ISLAMABAD (Reuters) - Pakistan and India held counter-terrorism talks in Islamabad on Tuesday amid mutual suspicion over each other’s involvement in insurgencies raging in border areas.
Although the talks were meant to take place on a quarterly basis, this was only the third meeting of the “anti-terrorism mechanism” since Indian and Pakistani leaders agreed to establish it in September 2006.
The initiative aimed to provide a platform for information exchange and assistance in investigations, and came two months after train bombings in the Indian city of Mumbai killed at least 180 people, casting a pall over a peace process the nuclear armed rivals began in 2004.
A joint statement released after Tuesday’s meeting gave no further details on the content of the talks.
The quality of exchanges, however, was only likely to improve once more trust was established between the neighbours who in 2002 went to the brink of war, having already fought three since the 1947 partition of India.
Pakistan’s new civilian-led government, formed three months ago, has high hopes of building better relations with India.
Pakistan Foreign Minister Shah Mehmood Qureshi was scheduled to visit New Delhi on Friday to get to know Indian leaders better and exchange ideas on moving relations forward on Kashmir, a trans-border gas pipeline from Iran, and trade and economic issues.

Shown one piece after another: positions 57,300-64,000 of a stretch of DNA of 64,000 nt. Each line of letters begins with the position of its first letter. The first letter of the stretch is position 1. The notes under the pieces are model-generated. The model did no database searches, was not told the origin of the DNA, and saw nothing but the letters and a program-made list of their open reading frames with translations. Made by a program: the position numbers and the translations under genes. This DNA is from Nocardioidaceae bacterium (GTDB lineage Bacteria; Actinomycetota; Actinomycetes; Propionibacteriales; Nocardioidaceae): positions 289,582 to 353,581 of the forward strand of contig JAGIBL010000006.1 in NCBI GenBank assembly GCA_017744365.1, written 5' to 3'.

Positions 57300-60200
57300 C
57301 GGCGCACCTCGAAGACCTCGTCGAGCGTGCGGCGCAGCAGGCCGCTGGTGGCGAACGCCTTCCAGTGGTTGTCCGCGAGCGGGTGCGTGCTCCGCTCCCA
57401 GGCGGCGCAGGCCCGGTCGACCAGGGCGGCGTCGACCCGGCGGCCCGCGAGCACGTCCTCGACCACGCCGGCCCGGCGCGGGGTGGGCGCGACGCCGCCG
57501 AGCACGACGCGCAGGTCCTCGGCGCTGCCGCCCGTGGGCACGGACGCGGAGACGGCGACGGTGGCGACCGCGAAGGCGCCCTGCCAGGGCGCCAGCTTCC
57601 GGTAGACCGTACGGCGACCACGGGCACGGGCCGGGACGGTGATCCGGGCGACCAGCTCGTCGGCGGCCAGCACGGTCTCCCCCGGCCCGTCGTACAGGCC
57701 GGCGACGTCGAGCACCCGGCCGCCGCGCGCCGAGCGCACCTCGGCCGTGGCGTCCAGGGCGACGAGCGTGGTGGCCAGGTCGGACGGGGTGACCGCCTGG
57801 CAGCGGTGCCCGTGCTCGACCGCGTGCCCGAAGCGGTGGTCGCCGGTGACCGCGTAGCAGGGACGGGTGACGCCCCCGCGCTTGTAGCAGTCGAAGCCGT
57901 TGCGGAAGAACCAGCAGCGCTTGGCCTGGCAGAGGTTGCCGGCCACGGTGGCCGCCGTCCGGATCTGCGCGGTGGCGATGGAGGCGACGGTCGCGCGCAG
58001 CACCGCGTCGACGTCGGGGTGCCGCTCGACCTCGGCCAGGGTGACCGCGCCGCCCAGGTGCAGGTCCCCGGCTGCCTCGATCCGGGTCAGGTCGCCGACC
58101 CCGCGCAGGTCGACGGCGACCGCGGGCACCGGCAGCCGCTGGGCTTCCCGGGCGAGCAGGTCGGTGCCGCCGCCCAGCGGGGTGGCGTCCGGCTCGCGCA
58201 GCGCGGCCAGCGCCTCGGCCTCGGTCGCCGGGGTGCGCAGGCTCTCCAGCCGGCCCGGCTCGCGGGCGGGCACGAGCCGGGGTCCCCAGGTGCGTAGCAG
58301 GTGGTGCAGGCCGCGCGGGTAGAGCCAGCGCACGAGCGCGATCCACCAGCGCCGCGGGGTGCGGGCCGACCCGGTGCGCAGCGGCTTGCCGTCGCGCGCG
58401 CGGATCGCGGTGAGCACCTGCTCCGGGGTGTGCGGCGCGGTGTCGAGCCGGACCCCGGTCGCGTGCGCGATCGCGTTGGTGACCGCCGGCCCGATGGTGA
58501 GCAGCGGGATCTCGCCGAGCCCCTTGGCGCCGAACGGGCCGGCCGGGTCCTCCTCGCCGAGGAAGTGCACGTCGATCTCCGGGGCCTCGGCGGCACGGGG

“The atmospherics are very positive with India,” Foreign Office spokesman Mohammad Sadiq said.
Infiltration by militants from Pakistan into Kashmir, India’s only Muslim majority state, has dropped off substantially since the peace process started, though there are fears it will rise ahead of local elections due later this year.
In the last two years India has suffered bomb attacks by Islamist militants on cities outside Kashmir, including Mumbai, New Delhi, Hyderabad, Ajmer, Varanasi, and last month, Jaipur.
The security situation has deteriorated in Pakistan as well.
It has been under internal attack from militants opposed to President Pervez Musharraf’s alliance in 2001 with the United States in its war on terrorism.
Since mid-2007, Pakistan has reeled from a wave of suicide attacks mounted by Pakistani Taliban and al Qaeda-linked militants based in tribal lands close to the Afghan border.
Yet India is concerned Pakistan has not come down hard enough on banned militant organizations like Lashkar-e-Taiba and Jaish-e-Mohammed, based in the central province of Punjab.
For its part, Pakistan remains suspicious of the activities of Indian consulates in Afghanistan.
Senior Pakistani military officers and bureaucrats privately accuse India of helping separatists wage a low-level insurgency in the western province of Baluchistan, and also say India is helping to destabilize the Pashtun tribal region on the Afghan border as it takes Pakistani troops away from the Indian border.
Additional reporting by Augustine Anthony; Editing by Ben Tan